Green Fuels (Private) Limited, which owns the Chisumbanje ethanol plant has finally resolved its dispute with ZESA Holdings over the financing of a 10 megawatt (MW) power line to transmit the energy resource to the parastatal's grid.
Both sides had been dithering over the establishment of the infrastructure required to tap into the electricity generated at the ethanol plant, which has the capacity to produce 18MW using bio-waste for ethanol manufacture.
Currently, there is no infrastructure to carry electricity from the ethanol plant onto the ZESA grid for distribution across the country.
Following a recent meeting presided over by Energy and Power Development Minister, Dzikamai Mavhaire, the power utility and Green Fuels resolved that they would jointly meet the costs of financing the power line and that its installation be completed by the first week of December.
ZESA was represented at the meeting by its regional manager for the eastern region, Milton Munodawafa while Billy Rautenbach represented Green Fuels.
In terms of the agreed arrangement, the line would transmit power to the national grid where four MW would be reserved for the local communities.
Talks between Green Fuels and ZESA over the installation of the US$100 000 power line had reached a deadlock after the two parties disagreed on who would fund the project.
ZESA, which is hard up for financial resources as it is currently saddled with debts, had requested that Green Fuels solely fund the project, while Rautenbach, the owner of Green Fuels, saw no reason for assuming the responsibility.
The law stipulates that electricity is ultimately owned by ZESA while the infrastructure transporting that power belongs to the government.
In refusing to finance the project, Rautenbach had questioned the logic behind ZESA's request to have his company finance a power line, which they would in turn be charged for.
It had to take Mavhaire's intervention to break the deadlock.
Mavhaire confirmed the development this week.
"ZESA and Green Fuels have agreed to share the cost 50/50. ZESA will pay its part for the electrical unit. We have also agreed that by the first week of December the power line will be transmitted to the electrical grid," he said, adding that the power line would be upgraded whenever there is need to increase output.
"This power line is a temporary line because it's a smaller line. As in when we increase the output, we will also upgrade the current line then to accommodate the projected power current".
Green Fuels general manager, Graham Smith, also confirmed on Tuesday that the dispute was now water under the bridge.
He said Green Fuels has already started purchasing the required equipment for the construction of the power line.
Green Fuels is a joint venture formed in 2008 between the Agricultural and Rural Development Authority, Macdom and Ratings Investments owned by Rautenbach.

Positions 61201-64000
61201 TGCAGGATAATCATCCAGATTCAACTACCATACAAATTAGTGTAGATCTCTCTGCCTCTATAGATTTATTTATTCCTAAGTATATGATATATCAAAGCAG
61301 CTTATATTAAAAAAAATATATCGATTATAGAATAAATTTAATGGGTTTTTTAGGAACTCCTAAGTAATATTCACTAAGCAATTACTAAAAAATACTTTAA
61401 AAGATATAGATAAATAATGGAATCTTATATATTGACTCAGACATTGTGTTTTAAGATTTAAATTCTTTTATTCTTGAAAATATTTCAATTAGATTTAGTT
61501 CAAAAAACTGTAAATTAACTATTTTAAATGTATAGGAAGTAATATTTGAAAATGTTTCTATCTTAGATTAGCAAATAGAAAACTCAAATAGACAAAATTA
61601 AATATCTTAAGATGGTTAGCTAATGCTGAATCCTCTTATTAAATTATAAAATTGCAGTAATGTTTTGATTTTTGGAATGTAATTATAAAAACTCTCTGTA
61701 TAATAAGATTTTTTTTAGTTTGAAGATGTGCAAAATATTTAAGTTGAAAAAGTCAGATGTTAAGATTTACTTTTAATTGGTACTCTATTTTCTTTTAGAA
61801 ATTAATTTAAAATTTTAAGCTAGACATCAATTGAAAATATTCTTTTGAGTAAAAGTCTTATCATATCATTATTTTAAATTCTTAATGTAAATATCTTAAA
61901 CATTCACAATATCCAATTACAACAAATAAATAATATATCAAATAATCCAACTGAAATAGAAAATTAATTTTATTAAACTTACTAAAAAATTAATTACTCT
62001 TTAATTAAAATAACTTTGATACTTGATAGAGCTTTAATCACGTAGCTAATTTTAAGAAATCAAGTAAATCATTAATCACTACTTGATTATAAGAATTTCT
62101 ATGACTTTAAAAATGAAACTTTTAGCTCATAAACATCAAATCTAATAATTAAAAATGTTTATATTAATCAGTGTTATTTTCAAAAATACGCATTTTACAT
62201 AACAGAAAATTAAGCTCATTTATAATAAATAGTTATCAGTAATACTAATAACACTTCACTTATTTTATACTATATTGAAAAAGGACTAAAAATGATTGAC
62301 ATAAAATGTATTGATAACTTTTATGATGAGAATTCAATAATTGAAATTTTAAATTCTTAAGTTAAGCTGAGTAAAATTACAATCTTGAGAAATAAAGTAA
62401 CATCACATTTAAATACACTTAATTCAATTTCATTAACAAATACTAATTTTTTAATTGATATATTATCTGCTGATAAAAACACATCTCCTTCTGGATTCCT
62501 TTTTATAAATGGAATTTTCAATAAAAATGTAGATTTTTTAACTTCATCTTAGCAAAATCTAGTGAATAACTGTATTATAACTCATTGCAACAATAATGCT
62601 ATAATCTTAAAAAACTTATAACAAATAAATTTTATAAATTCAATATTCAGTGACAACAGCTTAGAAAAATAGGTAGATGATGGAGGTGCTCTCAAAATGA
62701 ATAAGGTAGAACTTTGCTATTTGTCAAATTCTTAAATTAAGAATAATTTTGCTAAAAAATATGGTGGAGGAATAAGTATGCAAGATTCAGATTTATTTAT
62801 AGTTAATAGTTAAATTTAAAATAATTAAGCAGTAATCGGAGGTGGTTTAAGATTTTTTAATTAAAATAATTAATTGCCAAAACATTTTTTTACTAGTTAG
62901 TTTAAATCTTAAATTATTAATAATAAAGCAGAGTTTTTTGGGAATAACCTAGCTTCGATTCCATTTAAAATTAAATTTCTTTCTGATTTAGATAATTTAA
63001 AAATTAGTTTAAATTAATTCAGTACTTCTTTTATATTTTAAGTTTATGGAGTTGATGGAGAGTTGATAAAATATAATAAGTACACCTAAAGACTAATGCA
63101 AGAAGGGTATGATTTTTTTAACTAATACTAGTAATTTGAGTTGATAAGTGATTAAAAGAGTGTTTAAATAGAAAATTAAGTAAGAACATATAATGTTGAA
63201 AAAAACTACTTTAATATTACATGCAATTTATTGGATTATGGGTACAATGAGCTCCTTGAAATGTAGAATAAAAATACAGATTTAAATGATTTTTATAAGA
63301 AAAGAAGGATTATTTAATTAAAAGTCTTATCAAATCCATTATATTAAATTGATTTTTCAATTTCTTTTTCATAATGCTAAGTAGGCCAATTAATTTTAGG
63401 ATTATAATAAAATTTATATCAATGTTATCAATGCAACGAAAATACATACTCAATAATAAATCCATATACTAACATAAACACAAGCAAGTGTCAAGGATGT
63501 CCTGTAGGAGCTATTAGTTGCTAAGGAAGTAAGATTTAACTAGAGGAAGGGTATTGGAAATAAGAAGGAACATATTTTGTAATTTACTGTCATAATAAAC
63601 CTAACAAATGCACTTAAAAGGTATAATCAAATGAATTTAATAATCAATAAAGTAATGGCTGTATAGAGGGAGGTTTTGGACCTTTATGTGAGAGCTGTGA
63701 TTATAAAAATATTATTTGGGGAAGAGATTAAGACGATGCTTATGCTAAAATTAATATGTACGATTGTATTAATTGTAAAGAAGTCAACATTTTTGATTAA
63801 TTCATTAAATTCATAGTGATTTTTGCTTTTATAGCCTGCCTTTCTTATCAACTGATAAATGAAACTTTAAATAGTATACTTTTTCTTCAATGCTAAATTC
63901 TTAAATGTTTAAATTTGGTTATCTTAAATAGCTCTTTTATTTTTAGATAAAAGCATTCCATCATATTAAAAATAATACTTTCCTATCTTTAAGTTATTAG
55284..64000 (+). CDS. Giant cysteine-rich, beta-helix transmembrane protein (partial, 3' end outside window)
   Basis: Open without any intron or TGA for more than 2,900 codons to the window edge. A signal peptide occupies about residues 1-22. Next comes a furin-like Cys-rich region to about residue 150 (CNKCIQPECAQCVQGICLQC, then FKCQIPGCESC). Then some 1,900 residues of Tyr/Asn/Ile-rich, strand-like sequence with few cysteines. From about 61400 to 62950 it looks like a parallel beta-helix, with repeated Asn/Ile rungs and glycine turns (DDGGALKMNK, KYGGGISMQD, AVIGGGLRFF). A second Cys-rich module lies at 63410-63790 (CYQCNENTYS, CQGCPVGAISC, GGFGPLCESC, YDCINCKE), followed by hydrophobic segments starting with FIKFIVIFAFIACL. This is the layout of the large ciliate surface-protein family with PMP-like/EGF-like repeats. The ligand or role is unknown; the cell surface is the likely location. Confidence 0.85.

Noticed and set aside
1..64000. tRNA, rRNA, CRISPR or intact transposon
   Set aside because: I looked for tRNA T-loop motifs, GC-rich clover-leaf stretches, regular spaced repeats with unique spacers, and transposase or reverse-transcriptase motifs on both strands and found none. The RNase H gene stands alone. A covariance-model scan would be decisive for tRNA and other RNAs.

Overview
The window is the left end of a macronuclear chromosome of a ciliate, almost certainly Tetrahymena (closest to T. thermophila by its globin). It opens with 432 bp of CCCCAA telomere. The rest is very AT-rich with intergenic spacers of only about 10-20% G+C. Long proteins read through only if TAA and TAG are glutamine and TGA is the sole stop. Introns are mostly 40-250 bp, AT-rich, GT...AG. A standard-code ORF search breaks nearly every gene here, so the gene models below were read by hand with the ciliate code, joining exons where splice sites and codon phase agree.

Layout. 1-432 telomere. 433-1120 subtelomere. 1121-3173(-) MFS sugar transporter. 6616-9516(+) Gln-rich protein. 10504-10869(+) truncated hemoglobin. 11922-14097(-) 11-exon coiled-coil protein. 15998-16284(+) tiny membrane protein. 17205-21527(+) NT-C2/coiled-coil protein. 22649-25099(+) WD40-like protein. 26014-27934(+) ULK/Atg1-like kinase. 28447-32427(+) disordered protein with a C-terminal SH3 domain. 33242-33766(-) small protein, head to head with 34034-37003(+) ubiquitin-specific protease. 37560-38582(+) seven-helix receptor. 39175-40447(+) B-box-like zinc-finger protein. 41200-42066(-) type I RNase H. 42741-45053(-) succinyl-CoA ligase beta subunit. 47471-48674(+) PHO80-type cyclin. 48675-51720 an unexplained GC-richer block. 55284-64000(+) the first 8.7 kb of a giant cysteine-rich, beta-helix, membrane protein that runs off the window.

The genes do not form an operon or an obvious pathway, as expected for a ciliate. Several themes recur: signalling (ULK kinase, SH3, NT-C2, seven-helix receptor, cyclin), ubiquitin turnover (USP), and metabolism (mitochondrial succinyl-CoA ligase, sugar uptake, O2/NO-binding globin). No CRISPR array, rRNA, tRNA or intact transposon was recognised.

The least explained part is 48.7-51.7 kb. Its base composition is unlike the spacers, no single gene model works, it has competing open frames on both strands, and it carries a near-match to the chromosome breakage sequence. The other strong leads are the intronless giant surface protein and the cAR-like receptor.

During the previous government, intense clashes between the governing parties, the MDC-T and ZANU-PF, disrupted the smooth operations of the plant.
The ethanol plant, which currently produces 220 000 litres of ethanol per day and five megawatts of electricity, has a capacity of producing 700 000 litres of ethanol and 18 megawatts of electricity to be fed into the national grid, once fully operational.
Through petrol blending, the ethanol plant will help the country save more than US$200 000 worth of petrol imports daily and at least US$72 million per year.
Meanwhile, the Chisumbanje community recently forestalled attempts by ZANU-PF officials to reconstitute the District Ethanol Project Implementation Committee (DEPIC), formed to mediate between villagers affected by the ethanol plant and Green Fuels.
The Financial Gazette can reveal that ZANU-PF officials in Chipinge had last month pushed for the reconstitution of the DEPIC, by incorporating former liberation war fighters who are loyal to them.
They had succeeded in calling for early DEPIC elections despite the fact that the serving members were still to complete their term. But their agenda was scuttled after all the current DEPIC members were re-elected into their positions.
All the 10 villages under Headmen Chisumbanje affected by the ethanol project unanimously rejected the machinations, leaving the ZANU-PF officials with egg on their face.
Informed sources said targeted for ouster had been the DEPIC's spokesperson, Claris Madhuku. A director of the Platform for Youth Development (PYD), Madhuku was elected into the committee on a civil society ticket.
Madhuku has since become unpopular among ZANU-PF members angered by his activism and alleged links to the Movement for Democratic Change (MDC-T).
Contacted for comment recently, Madhuku confirmed the development, adding that ZANU-PF officials were unrelenting in their attempts to control DEPIC through their loyalists.
"The call for election was a clear attempt to kick me out of the committee since I am the most vocal person pushing for the interests of the communities," Madhuku told the Financial Gazette.
"ZANU-PF has a corrupt and fraudulent background and now that they won the elections and acquired mandatory blending, they think it's now their time to loot and do whatever the company wants. My organisation (PYD) was given the mandate to mediate on behalf of the community. Before the July 31 elections, we were all speaking with one voice but after ZANU-PF won, there has been several politically motivated clashes orchestrated by the war-veterans district leader to replace me," Madhuku said.
As part of its duties, DEPIC is supposed to ensure that the interests of the surrounding communities are met.
It consists of members from the President's Office, the Chipinge Rural District Council, the Agriculture Extension Services, ARDA, Green Fuels, Chipinge district administrator, Edgar Seenza and the civil society.